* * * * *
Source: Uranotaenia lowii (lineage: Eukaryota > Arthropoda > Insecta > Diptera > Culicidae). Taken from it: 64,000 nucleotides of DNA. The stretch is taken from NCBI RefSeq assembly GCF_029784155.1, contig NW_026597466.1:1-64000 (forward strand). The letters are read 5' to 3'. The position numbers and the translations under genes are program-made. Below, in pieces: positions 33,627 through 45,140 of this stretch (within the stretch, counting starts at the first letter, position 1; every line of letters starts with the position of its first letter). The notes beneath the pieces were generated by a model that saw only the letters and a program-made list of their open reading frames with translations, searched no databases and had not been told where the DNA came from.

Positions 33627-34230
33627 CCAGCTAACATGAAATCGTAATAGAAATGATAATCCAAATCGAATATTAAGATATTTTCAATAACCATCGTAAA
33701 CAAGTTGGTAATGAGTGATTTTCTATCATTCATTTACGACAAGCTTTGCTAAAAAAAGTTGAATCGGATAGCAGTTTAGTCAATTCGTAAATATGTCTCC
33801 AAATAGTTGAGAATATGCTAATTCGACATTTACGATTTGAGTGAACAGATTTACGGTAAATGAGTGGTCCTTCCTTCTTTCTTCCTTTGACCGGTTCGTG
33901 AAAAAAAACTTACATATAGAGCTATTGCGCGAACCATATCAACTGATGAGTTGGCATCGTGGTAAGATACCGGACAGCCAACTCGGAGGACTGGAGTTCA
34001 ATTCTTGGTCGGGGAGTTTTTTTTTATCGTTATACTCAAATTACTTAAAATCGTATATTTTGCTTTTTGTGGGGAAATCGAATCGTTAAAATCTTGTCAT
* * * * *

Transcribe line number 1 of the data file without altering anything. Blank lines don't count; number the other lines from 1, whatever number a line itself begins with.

Source: Uranotaenia lowii (lineage: Eukaryota > Arthropoda > Insecta > Diptera > Culicidae). Taken from it: 64,000 nucleotides of DNA. The stretch is taken from NCBI RefSeq assembly GCF_029784155.1, contig NW_026597466.1:1-64000 (forward strand). The letters are read 5' to 3'. The position numbers and the translations under genes are program-made. Below, in pieces: positions 33,627 through 45,140 of this stretch (within the stretch, counting starts at the first letter, position 1; every line of letters starts with the position of its first letter). The notes beneath the pieces were generated by a model that saw only the letters and a program-made list of their open reading frames with translations, searched no databases and had not been told where the DNA came from.